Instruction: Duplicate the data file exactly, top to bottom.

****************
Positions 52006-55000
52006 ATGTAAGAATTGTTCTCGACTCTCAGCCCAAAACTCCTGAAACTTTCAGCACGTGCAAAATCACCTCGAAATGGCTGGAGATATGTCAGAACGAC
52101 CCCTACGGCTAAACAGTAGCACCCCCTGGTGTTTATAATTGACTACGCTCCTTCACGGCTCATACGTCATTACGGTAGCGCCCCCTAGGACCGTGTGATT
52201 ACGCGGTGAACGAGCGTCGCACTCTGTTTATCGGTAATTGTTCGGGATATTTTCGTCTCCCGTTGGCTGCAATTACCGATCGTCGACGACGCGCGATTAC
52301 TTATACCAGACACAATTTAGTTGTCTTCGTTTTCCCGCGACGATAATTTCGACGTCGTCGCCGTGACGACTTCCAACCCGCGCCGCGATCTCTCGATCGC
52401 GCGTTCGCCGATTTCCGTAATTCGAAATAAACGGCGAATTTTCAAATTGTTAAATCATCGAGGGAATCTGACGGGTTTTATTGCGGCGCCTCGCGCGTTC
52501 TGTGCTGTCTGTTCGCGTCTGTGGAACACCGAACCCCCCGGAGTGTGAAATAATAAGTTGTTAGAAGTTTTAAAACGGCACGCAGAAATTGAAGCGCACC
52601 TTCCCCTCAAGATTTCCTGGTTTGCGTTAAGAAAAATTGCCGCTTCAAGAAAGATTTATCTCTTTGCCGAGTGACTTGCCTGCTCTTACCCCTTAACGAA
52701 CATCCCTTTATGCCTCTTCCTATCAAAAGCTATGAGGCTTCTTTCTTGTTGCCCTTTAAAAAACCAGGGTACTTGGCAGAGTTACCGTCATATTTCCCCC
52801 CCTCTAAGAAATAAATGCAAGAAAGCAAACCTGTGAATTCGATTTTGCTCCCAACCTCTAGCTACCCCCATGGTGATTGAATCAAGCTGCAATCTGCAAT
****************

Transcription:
Positions 52006-55000
52006 ATGTAAGAATTGTTCTCGACTCTCAGCCCAAAACTCCTGAAACTTTCAGCACGTGCAAAATCACCTCGAAATGGCTGGAGATATGTCAGAACGAC
52101 CCCTACGGCTAAACAGTAGCACCCCCTGGTGTTTATAATTGACTACGCTCCTTCACGGCTCATACGTCATTACGGTAGCGCCCCCTAGGACCGTGTGATT
52201 ACGCGGTGAACGAGCGTCGCACTCTGTTTATCGGTAATTGTTCGGGATATTTTCGTCTCCCGTTGGCTGCAATTACCGATCGTCGACGACGCGCGATTAC
52301 TTATACCAGACACAATTTAGTTGTCTTCGTTTTCCCGCGACGATAATTTCGACGTCGTCGCCGTGACGACTTCCAACCCGCGCCGCGATCTCTCGATCGC
52401 GCGTTCGCCGATTTCCGTAATTCGAAATAAACGGCGAATTTTCAAATTGTTAAATCATCGAGGGAATCTGACGGGTTTTATTGCGGCGCCTCGCGCGTTC
52501 TGTGCTGTCTGTTCGCGTCTGTGGAACACCGAACCCCCCGGAGTGTGAAATAATAAGTTGTTAGAAGTTTTAAAACGGCACGCAGAAATTGAAGCGCACC
52601 TTCCCCTCAAGATTTCCTGGTTTGCGTTAAGAAAAATTGCCGCTTCAAGAAAGATTTATCTCTTTGCCGAGTGACTTGCCTGCTCTTACCCCTTAACGAA
52701 CATCCCTTTATGCCTCTTCCTATCAAAAGCTATGAGGCTTCTTTCTTGTTGCCCTTTAAAAAACCAGGGTACTTGGCAGAGTTACCGTCATATTTCCCCC
52801 CCTCTAAGAAATAAATGCAAGAAAGCAAACCTGTGAATTCGATTTTGCTCCCAACCTCTAGCTACCCCCATGGTGATTGAATCAAGCTGCAATCTGCAAT